- Before: Awww you’re so cute and rusty.
- After: I wish I could eat and sleep at all hours.
See those big eyes? They can handle 100 billion different light intensities. And unless there’s a gap where your soul should be, they radiate 100 billion watts of cuteness.
Often overshadowed by the flashier ring-tailed and red-ruffed species, the red-bellied lemur is one of the rarest in Madagascar, and one of the least [edit, sorry!] common in captivity. It’s also an outlier because it’s loyal to its lemur-love.
One of the few to form a pair-bond, it lives in a close-knit family group, and has a built-in toolkit for keeping everyone safe and happy.
Use your head
Its lower teeth make a handy comb, both for its own fur and others’, and as well as feeling luxurious, the grooming, er, keeps their “healthy bacteria” topped up and stable. Because when you spend your life camping in the trees, the last thing you want is a horrible illness in your group. Horrible snacks, however, are relative.
If it craves a toxic millipede – and who doesn’t – it drools over it before serving, which is thought to neutralise its poison. The males, which you can spot from the red bellies and white eye shadow, also have a scent gland on their head for marking territory. However, they’re not the kings of the canopy.
It’s the white-bellied female who takes charge here, so she leads the foraging missions and has first dibs on her mate. She pops out one baby a year, and after five weeks of carrying it around, here you go Dad, it’s your turn. But if she gets too power-hungry or unpopular, she could be ousted by an intruder. And on the rare occasion that she does lose her perch, she needs to find another group pronto.
Safety in numbers. As long as you keep them up.
Aside from the family snuggles, group-living helps you out-psyche other lemur troops after your food, and a sentry is always handy for spotting a swooping raptor or creeping, dog-like fossa. Single parenthood would also suck, because even with two doting parents, baby red-bellied lemurs only have a 50% chance of survival. Then again, if food is scarce, it doesn’t breed anyway, which is a problem for conservation efforts. And for the forest itself!
Passing through the, er, passage of a lemur is essential to the growth of some native plants. The red-bellied also enjoys a dash of nectar, so its pollen-encrusted pout brings about yet more flowers. As a cathemeral creature – active throughout the day and night – eating and moving is what it does best, and the gaping chasm between the light levels of a cloudy night and broad daylight explains the need for large eyes. We’re not entirely sure why it doesn’t stick to one time of day, but its genus hasn’t bothered for about 12 million years, so it’s not exactly a recent development. Not that you could blame it.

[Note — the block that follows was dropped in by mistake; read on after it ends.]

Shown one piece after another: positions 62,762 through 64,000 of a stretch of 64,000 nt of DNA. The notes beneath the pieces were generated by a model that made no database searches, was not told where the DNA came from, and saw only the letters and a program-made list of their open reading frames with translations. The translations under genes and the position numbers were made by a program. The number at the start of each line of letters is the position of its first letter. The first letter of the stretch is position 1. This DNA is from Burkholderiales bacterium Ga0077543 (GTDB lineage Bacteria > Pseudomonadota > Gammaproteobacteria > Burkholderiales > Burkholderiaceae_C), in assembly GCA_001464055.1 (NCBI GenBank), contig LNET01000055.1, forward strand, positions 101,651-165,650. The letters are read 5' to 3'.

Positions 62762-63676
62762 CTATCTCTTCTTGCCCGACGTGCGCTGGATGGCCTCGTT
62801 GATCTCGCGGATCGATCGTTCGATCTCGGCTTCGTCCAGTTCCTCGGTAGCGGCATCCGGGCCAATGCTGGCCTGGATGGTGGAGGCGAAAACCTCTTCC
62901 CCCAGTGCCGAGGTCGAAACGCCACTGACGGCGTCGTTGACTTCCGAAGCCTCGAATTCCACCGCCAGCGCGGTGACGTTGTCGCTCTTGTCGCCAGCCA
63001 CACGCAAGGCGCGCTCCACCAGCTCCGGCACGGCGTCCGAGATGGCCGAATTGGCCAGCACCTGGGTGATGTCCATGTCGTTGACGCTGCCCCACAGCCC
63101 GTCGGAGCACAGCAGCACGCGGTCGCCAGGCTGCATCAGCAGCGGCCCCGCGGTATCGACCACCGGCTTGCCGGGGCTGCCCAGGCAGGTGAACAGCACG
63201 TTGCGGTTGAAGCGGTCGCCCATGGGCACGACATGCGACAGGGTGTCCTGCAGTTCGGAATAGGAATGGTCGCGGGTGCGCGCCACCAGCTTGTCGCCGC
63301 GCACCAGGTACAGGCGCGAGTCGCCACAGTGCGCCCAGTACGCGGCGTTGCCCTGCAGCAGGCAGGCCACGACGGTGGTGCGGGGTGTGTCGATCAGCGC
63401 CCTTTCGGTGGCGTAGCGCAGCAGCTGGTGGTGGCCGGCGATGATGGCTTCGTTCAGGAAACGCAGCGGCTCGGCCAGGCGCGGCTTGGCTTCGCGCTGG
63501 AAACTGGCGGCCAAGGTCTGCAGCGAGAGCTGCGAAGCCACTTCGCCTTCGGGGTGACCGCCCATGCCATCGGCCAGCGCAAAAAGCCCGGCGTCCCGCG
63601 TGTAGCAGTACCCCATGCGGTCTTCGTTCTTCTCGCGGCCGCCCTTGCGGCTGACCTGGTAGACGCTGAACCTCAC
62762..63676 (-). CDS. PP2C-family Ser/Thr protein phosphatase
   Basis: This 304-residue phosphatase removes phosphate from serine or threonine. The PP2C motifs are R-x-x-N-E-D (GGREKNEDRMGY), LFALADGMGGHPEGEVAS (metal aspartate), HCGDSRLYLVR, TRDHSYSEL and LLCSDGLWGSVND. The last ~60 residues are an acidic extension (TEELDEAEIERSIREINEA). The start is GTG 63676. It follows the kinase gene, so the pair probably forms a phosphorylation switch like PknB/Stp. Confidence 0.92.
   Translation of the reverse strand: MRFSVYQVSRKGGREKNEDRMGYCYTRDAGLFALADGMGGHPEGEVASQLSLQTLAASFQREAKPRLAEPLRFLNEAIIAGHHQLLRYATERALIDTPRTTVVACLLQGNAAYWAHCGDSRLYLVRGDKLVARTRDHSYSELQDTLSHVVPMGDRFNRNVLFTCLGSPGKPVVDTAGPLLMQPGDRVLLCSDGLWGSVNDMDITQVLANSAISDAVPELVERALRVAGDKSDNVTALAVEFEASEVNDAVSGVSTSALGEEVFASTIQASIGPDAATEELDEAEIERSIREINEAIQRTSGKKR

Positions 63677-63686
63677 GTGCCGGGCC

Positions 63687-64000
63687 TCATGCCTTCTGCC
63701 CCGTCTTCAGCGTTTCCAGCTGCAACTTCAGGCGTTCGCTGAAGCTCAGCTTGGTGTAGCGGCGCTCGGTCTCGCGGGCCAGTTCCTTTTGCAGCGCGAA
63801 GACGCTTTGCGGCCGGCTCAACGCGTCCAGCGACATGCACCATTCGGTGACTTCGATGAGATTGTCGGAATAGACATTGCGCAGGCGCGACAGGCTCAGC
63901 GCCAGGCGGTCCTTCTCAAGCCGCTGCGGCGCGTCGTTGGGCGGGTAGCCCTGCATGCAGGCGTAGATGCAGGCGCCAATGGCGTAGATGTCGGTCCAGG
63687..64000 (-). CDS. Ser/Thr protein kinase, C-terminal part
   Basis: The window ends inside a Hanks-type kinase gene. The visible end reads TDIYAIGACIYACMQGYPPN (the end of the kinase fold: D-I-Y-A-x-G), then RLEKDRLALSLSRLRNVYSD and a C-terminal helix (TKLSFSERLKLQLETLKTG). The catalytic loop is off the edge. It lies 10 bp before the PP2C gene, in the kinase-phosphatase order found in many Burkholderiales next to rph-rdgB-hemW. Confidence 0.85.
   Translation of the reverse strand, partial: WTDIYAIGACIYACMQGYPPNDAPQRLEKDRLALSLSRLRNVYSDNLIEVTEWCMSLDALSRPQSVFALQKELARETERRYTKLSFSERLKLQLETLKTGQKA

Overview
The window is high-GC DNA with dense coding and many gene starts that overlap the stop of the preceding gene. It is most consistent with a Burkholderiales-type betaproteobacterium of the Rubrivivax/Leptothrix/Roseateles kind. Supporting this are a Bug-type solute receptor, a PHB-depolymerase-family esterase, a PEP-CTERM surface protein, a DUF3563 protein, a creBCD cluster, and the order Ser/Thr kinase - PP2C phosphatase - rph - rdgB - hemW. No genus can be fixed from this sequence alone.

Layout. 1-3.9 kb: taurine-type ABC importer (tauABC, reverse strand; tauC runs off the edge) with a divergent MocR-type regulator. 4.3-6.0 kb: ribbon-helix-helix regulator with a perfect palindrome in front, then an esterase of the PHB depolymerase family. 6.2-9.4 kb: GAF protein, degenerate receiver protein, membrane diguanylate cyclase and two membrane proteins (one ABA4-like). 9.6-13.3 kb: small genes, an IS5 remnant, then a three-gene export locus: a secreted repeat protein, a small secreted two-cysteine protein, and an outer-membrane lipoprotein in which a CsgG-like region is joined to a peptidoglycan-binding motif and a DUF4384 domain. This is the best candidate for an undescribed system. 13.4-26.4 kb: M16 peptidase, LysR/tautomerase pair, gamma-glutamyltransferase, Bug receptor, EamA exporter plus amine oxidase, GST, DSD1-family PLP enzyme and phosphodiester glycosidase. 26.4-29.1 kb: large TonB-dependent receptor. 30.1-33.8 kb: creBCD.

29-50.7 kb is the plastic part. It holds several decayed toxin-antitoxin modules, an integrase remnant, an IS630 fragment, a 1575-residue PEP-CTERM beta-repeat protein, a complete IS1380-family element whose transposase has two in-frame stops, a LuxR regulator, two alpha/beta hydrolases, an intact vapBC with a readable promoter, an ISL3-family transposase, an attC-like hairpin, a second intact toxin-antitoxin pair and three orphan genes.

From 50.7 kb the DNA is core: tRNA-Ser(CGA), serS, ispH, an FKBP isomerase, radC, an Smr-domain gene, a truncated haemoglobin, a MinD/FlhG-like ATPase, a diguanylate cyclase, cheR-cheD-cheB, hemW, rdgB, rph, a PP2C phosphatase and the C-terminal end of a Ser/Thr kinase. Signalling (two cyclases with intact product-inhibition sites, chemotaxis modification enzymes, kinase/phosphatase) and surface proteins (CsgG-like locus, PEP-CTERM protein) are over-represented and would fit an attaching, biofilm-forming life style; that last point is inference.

Habitat loss, of course, such as “slash and burn” practices, are slicing its corridor of canopy even thinner, and illegal hunting for its fur or bush meat still continues. Being a curious tree scamp, the red-bellied lemur doesn’t exactly help itself in that department. Hopefully it won’t take another 12 million years to learn “don’t go and play with the humans”. Then again, when neither day nor night bother you, would you appreciate time enough to know that it’s running out?
Latin: Eulemur nubriventer
What? Rusty-looking lemur with a red (males) or white belly (females).
Where? A thin strip of rainforest in Madagascar, from the northern Tsaratanana Massif to the Pic d’Ivobe and the Manampatrana River.
How big? 35-40cm / 1.1-1.3 feet long, with a tail of 43-53cm / 1.4-1.7 feet long.
Endangered? Lemurs are only found in Madagascar, so a restricted range isn’t ideal, but at the moment the red-bellied is considered Vulnerable by the IUCN.
Probable motto: I’m cute, friendly, and crucial to the rainforest. I’m in trouble, aren’t I?
They look adorable. Do they need my help at all?
Yes, due to their home being hacked, slashed or burnt, or their being hacked, slashed and eaten. Although there are several captive-bred populations across zoos worldwide, that’s not enough, and these organisations are also doing their bit:
Its homestead in Madagascar could use some love too.
Just to prove I’m not fibbing:
Andriaholinirina, N., et al. 2014. “Eulemur rubriventer. The IUCN Red List of Threatened Species 2014“: e.T8203A16117921.
Bucciero, Lauren. 2018. “Red-bellied lemur“. New England Primate Conservancy.
“Eulemur rubriventer, red-bellied lemur“. No date. Edinburgh Zoo.
Lemur Conservation Foundation. No date. “Red-bellied lemur“.
Overdorff, Deborah J., and Tecot, Stacy R. 2007. “Social pair-bonding and resource defence in wild red-bellied lemurs (Eulemur rubriventer)” in Lemurs, Ecology and Adaptation, 234-254.
Sipa, Masika. No date. “The gardeners of the forest: red-bellied lemurs“. Mada Magazine.
2013. “Limb preferences in non-human vertebrates“, Laterality: Asymmetries of Body, Brain and Cognition 18(5):536-575.
Tattersall, Ian. 2008. “Avoiding commitment: cathemerality among primates“, Biological Rhythm Research 39(3): 213-228.
“Red-bellied lemur“. No date. San Francisco Zoo and Gardens.
“Red-bellied lemur“. No date. Twycross Zoo.
“Red-bellied lemur“. No date. Woburn Safari Park.
Zenner, Alexis. No date. “Eulemur rubriventer“. Animal Diversity Web.
Featured image credit:”Red-bellied lemur (Eulemur rubriventer), Rainforest, Ranomafana National Park, Madagascar” by dr322.